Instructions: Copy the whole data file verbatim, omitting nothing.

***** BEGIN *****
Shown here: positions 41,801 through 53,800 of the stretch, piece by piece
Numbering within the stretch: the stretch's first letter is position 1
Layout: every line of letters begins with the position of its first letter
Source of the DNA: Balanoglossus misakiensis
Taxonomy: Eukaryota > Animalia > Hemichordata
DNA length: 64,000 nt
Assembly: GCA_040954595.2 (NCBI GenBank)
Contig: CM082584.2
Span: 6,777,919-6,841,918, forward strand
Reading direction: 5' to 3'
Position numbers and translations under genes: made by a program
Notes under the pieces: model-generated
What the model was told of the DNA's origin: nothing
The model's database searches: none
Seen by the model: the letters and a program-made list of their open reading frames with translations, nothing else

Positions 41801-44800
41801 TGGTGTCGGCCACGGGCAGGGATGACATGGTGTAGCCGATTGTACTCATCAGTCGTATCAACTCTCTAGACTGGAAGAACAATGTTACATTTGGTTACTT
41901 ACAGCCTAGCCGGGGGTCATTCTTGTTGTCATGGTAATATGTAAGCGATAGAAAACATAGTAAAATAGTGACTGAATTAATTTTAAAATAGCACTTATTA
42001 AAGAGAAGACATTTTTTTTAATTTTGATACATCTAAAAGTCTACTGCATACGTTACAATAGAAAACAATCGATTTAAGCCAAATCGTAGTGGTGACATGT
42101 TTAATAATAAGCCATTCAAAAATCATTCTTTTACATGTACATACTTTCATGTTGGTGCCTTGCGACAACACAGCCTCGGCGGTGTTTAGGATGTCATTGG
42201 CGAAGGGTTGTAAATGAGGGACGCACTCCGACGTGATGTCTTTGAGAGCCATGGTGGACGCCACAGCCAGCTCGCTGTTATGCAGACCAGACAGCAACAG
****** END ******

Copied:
Shown here: positions 41,801 through 53,800 of the stretch, piece by piece
Numbering within the stretch: the stretch's first letter is position 1
Layout: every line of letters begins with the position of its first letter
Source of the DNA: Balanoglossus misakiensis
Taxonomy: Eukaryota > Animalia > Hemichordata
DNA length: 64,000 nt
Assembly: GCA_040954595.2 (NCBI GenBank)
Contig: CM082584.2
Span: 6,777,919-6,841,918, forward strand
Reading direction: 5' to 3'
Position numbers and translations under genes: made by a program
Notes under the pieces: model-generated
What the model was told of the DNA's origin: nothing
The model's database searches: none
Seen by the model: the letters and a program-made list of their open reading frames with translations, nothing else

Positions 41801-44800
41801 TGGTGTCGGCCACGGGCAGGGATGACATGGTGTAGCCGATTGTACTCATCAGTCGTATCAACTCTCTAGACTGGAAGAACAATGTTACATTTGGTTACTT
41901 ACAGCCTAGCCGGGGGTCATTCTTGTTGTCATGGTAATATGTAAGCGATAGAAAACATAGTAAAATAGTGACTGAATTAATTTTAAAATAGCACTTATTA
42001 AAGAGAAGACATTTTTTTTAATTTTGATACATCTAAAAGTCTACTGCATACGTTACAATAGAAAACAATCGATTTAAGCCAAATCGTAGTGGTGACATGT
42101 TTAATAATAAGCCATTCAAAAATCATTCTTTTACATGTACATACTTTCATGTTGGTGCCTTGCGACAACACAGCCTCGGCGGTGTTTAGGATGTCATTGG
42201 CGAAGGGTTGTAAATGAGGGACGCACTCCGACGTGATGTCTTTGAGAGCCATGGTGGACGCCACAGCCAGCTCGCTGTTATGCAGACCAGACAGCAACAG